In the mid-seventeenth century under pressure from the Manchu to institute their own style of court attire, the placement of rank badges changed from display on court robes to a surcoat worn over them. The shape of buzi, or insignia badges, became more exactingly square. This shift to an outer garment necessitated dividing the front badge vertically to accommodate the front opening of the surcoat. Although not sanctioned by legislation, wives and children of courtiers often wore garments ornamented with rank badges.
Most mid- and late-seventeenth century badges have a background of couched gold-wrapped thread. On early Qing badges, such as this example, the metallic thread outlines each motif in concentric patterns. The rock has been embroidered with peacock feather filament-wrapped threads and the major motifs are worked in a variety of satin and surface stitches using silk in three strong colors: red, blue and green. This style is derived from early 17th century Ming dynasty embroidery traditions. See J. E. Vollmer, Silks for Thrones and Altars: Chinese Costumes and Textiles from the Liao through the Qing dynasty, Paris, 2003, no. 21, pp. 50-1. By the late Kangxi reign the concentric patterns of couched gold thread are replaced by straight horizontal lines of couched metallic thread.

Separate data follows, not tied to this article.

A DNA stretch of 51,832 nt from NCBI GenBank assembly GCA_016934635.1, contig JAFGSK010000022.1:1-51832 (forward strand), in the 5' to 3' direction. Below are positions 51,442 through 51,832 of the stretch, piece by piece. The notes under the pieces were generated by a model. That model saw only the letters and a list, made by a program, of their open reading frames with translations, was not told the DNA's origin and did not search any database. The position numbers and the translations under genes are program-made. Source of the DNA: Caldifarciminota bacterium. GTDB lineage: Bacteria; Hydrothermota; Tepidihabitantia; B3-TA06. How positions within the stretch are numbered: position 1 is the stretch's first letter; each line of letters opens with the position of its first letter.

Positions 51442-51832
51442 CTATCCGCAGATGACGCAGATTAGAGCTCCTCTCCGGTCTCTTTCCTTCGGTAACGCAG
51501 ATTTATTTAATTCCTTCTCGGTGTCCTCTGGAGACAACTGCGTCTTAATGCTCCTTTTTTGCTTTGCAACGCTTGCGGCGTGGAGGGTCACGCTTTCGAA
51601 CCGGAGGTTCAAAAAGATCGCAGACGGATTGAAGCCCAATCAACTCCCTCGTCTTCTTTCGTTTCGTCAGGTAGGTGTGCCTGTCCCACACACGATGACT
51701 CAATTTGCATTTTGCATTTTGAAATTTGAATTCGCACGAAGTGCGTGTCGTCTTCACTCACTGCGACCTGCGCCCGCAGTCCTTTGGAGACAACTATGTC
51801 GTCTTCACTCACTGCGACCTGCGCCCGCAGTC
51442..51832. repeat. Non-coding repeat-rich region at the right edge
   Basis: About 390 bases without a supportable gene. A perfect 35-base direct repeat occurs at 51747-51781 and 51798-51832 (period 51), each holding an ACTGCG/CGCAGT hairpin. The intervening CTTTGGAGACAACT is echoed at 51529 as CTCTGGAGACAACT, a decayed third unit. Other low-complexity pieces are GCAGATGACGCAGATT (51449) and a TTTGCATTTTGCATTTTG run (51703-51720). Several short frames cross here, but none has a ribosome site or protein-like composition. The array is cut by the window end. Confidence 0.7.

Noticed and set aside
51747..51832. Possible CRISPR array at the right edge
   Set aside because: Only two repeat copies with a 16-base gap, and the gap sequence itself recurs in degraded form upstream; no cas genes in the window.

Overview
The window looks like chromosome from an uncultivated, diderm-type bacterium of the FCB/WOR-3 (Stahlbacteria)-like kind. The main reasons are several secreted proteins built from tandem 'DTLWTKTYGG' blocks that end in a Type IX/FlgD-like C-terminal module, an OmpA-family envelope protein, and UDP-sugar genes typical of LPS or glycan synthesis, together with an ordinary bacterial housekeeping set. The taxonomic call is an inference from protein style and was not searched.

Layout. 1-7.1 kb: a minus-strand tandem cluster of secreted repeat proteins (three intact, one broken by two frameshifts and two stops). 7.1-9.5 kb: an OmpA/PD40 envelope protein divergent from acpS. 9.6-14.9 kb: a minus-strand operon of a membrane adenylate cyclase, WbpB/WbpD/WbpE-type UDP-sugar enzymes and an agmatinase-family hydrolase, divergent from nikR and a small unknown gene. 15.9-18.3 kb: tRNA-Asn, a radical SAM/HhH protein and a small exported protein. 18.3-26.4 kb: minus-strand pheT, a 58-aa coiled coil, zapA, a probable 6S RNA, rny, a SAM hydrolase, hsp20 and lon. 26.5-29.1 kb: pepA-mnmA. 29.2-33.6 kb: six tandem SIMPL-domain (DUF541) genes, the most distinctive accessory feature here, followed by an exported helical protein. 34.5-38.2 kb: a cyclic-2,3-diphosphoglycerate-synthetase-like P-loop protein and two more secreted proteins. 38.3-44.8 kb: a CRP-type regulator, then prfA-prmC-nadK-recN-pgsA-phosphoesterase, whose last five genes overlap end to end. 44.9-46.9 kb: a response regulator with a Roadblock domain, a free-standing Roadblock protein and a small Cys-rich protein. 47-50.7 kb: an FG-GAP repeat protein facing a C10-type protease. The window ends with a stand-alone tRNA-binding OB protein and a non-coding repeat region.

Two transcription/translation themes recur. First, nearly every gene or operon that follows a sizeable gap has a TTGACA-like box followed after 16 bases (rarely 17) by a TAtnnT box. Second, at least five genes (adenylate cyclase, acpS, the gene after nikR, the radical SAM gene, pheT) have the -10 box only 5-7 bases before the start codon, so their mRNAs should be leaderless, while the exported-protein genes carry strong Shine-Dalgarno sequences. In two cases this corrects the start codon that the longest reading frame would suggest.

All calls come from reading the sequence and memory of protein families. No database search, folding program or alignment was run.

For two other examples of Kangxi embroidered rank badges, see the badge decorated with an egret included in the exhibition, Heavens' Embroidered Cloths, One Thousand Years of Chinese Textiles, Hong Kong Museum of Art, 23 June 1995 - 17 September 1995, p. 295, no. 100, and the example decorated with a peacock sold in these rooms, 21-22 September 1995, lot 535.